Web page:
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Scrapbook: North Dakota Sierrans Help Fight Proposed Coal Complex Near National Park

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August 10, 2011

North Dakota Sierrans Help Fight Proposed Coal Complex Near National Park

South-Heart-coal-hearing

The Dacotah Chapter's organizing efforts to build local alliances and galvanize the public to speak out against a proposed new coal complex in South Heart, North Dakota, just outside Theodore Roosevelt National Park, paid dividends this summer.

"Our effort to turn out volunteers for a recent informal hearing in Dickinson for the South Heart coal mine and coal gasification plant was a rousing success," says North Dakota Sierra Club organizer Wayde Schafer. "Our goal was to get 65 of our supporters to attend. We had 81 show up, and 25 of them testified against the project. Of the roughly 100 attendees at the hearing, 76 were wearing the South Heart Coalition's yellow t-shirts—a pretty impressive sight."

The Sierra Club's "Beyond Coal" campaign logo was prominently emblazoned on many of the t-shirts. "A majority [of those in attendance] were sporting yellow t-shirts, signifying opposition," reported The Dickinson Press.

Turnout actually would likely have been even higher, Schafer says, if not for unusually wet weather which had delayed the planting season, causing many local farmer supporters to have to choose between getting their crop in and taking time off to attend the hearing.

The Dacotah Chapter has done mailings, phone banks, online action alerts, and helped turn people out for public meetings as part of its work with the South Heart Coalition, which includes the Dakota Resource Council, Neighbors United, National Parks Conservation Association, and Plains Justice.

"We have successfully kept this a local grassroots campaign," says Schafer. "We've worked very closely with Neighbors United, a local landowner group which came together around this issue, supporting their efforts and encouraging them to lead the opposition to the South Heart coal project."

Among those who spoke out at the informal hearing was Mary Hodell, a resident of South Heart and a founding member of Neighbors United. "We'll stand up and fight every step of the way until we hear they (the coal company) have gone back to Texas," she told the Administrative Law Judge. Hodell said the proposed coal complex will be detrimental to Theodore Roosevelt National Park, which is located scarcely a dozen miles away, and hurt the South Heart farming community for decades, if not forever.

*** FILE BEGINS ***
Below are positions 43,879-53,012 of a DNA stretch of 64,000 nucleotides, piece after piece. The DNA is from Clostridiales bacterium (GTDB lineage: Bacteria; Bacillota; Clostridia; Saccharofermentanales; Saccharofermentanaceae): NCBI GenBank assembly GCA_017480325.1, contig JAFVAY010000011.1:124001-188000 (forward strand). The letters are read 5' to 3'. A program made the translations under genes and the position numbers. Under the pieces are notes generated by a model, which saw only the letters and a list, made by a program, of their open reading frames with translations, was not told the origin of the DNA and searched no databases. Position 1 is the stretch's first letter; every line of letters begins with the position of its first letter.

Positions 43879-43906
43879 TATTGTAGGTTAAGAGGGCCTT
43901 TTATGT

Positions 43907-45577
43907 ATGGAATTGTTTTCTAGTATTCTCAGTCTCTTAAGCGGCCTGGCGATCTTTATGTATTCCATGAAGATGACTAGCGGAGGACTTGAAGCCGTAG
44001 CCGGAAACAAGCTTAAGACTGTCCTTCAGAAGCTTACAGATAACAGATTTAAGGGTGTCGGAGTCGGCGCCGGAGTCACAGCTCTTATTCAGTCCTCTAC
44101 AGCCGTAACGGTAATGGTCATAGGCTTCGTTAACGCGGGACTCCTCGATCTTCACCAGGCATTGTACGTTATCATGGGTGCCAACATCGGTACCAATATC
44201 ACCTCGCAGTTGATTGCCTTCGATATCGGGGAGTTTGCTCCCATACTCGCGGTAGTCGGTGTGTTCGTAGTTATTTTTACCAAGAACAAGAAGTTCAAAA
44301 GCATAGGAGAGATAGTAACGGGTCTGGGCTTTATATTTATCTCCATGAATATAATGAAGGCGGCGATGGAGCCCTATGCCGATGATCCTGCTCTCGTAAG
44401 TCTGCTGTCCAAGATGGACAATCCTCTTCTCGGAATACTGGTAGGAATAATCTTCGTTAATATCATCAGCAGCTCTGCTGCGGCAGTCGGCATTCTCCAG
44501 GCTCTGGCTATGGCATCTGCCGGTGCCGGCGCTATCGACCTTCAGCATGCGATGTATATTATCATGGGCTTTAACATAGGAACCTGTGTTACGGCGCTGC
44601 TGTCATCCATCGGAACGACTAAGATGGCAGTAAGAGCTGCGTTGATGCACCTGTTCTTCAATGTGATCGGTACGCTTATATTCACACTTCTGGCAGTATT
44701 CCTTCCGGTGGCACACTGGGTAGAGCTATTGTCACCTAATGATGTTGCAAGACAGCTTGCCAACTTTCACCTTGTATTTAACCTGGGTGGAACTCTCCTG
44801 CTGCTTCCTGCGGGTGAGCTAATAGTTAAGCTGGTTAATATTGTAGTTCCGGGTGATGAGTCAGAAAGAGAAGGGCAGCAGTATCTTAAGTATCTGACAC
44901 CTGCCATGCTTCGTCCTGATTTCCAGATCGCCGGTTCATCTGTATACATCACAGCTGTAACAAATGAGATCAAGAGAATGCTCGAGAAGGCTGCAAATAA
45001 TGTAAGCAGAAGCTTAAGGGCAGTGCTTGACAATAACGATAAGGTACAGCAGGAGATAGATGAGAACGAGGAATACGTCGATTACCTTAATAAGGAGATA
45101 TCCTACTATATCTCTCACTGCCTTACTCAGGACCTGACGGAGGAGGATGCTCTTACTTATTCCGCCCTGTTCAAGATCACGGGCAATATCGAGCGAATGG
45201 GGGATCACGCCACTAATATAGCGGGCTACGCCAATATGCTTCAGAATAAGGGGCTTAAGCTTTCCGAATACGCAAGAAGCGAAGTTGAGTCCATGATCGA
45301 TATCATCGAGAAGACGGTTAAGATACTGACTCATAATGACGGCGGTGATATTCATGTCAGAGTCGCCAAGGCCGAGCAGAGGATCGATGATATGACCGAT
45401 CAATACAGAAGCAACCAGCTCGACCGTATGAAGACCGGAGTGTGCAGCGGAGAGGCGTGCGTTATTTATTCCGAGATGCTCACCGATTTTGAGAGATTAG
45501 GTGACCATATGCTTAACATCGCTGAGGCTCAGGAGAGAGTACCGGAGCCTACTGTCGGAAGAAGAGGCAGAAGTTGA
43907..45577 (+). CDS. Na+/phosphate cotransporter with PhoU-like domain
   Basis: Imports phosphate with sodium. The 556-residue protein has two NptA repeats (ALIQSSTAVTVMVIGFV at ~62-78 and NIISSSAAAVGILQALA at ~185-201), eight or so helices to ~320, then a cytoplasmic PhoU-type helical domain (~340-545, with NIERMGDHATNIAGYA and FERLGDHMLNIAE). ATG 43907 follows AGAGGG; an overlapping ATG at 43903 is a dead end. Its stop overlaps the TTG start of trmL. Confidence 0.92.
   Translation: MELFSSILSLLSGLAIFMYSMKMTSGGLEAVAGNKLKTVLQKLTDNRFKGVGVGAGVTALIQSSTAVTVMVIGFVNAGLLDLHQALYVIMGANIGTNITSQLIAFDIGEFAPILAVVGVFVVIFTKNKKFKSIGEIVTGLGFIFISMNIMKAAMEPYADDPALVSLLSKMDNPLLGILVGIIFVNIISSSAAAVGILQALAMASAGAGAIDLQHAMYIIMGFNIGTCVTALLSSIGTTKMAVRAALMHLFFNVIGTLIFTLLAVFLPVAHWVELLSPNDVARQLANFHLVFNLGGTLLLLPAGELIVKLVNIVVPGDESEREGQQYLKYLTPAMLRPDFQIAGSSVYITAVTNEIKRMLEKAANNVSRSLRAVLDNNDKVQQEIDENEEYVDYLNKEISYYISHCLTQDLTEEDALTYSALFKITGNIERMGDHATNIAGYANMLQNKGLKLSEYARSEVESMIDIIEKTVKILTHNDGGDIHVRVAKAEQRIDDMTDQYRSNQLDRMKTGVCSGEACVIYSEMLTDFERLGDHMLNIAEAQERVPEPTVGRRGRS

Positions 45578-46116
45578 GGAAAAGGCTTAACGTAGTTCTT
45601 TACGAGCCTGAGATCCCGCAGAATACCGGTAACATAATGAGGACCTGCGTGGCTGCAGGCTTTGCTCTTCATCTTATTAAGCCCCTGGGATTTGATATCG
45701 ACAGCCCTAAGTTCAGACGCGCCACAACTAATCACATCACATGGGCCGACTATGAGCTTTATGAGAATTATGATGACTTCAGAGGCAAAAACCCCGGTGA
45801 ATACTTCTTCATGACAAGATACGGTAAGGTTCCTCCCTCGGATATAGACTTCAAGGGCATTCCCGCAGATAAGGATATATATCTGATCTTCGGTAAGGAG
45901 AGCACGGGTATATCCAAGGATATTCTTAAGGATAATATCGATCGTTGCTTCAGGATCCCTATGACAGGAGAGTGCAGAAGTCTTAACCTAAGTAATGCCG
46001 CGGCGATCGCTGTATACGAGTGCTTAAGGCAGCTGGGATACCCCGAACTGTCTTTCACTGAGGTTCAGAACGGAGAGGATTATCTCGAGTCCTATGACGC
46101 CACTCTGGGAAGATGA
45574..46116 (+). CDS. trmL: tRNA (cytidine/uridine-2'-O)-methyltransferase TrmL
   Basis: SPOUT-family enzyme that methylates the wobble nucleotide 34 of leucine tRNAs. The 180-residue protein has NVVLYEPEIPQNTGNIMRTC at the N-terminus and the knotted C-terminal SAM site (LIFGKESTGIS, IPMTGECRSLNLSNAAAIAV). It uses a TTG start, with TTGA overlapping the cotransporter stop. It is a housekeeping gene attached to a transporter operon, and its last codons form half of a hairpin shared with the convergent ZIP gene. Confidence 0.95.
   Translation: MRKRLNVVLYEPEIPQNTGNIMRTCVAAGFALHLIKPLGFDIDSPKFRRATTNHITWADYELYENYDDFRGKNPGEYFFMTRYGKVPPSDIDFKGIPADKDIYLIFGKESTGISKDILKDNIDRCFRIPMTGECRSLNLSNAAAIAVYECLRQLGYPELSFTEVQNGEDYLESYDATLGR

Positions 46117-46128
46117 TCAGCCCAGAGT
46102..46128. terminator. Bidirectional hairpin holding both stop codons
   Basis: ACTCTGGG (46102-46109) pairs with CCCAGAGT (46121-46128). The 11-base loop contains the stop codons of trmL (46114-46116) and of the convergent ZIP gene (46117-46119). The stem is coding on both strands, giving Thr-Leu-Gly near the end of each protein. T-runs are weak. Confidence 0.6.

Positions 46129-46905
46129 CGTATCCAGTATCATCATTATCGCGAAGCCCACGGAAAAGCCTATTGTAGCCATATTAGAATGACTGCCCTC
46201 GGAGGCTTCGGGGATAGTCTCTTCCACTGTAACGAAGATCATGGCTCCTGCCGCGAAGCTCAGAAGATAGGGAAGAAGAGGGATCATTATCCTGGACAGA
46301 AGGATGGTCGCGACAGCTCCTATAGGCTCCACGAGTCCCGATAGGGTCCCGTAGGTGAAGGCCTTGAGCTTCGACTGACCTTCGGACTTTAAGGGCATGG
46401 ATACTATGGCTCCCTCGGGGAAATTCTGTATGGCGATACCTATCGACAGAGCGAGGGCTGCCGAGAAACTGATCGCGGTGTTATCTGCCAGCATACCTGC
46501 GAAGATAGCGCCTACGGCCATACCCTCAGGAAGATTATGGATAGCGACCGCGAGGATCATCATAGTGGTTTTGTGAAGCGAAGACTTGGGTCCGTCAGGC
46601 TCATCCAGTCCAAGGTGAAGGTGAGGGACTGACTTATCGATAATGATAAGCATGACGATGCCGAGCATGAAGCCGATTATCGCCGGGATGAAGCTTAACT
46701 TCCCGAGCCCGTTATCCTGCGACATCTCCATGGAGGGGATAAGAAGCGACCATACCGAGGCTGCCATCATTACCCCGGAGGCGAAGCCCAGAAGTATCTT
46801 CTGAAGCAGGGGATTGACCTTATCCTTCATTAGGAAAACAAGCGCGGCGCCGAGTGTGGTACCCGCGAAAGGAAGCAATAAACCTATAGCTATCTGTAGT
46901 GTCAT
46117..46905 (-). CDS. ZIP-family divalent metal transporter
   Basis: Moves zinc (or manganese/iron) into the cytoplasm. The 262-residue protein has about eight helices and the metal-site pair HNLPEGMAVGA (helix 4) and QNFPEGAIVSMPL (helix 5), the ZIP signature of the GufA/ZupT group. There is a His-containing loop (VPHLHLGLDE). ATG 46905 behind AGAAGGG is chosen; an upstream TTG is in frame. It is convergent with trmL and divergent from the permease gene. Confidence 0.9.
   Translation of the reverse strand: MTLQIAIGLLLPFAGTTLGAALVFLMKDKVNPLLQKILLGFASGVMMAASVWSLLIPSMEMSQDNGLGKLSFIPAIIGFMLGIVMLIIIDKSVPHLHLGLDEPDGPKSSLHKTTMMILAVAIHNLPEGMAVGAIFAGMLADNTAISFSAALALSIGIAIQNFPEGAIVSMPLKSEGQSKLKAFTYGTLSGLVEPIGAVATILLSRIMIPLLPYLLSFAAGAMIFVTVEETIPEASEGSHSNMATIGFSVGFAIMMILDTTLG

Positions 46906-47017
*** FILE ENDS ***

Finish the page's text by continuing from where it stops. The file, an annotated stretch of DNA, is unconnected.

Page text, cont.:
Steve Merrill, a retired soil scientist, said the mine will destroy an alluvial plain of the Heart River's south branch and ruin a subsurface water supply, reported The Bismarck Tribune. "It's a terrible sacrifice," he told the judge.

"I don't know much about coal mining… but I do know about cows and crops," testified South Heart resident Frank Hurt, as reported in The Dickinson Press. "Sure we can install pipelines and haul water but that costs money, and although they say they will return things to the way they are now, what they really mean is if our attorney can beat their attorney and our cows don't need water for three or four years, we'll be OK."

Hurt told the judge that by farming and ranching, local residents can produce multiple crops for many years which supply families with food, while coal is a one-time crop that produces little. "You guys sitting up here in suits, I bet you go out for a steak once in awhile. Well, you can gnaw on steak now, but can you gnaw on coal at night and be satisfied?"

Hurt's neighbor Gordon Krance also expressed concern that South Heart Coal LLC is withholding information from local residents. "I hear a lot of talk 'we'll replace the water, we'll fix the roads, we'll reclaim the land,' but not once have I heard someone from South Heart LLC stand up and say 'I will replace your health if you get cancer,'" Krance said. "We don't deserve to suffer health complications so a big coal company can make money."

The informal hearing was presided over by an Administrative Law Judge who will make a recommendation to the North Dakota Public Service Commission. The informal hearing process is being held open, possibly until the end of the year, until the coal company can correct nearly 400 technical deficiencies contained in the surface mining permit application.

"Once the informal hearing process is closed we will ask for a formal hearing," Schafer says. "We will continue to work with Neighbors United and our South Heart Coalition partners in the months to come to keep the issue before the public and eventually stop this destructive project."

Learn more about the Sierra Club's work to promote clean energy and move America beyond coal.

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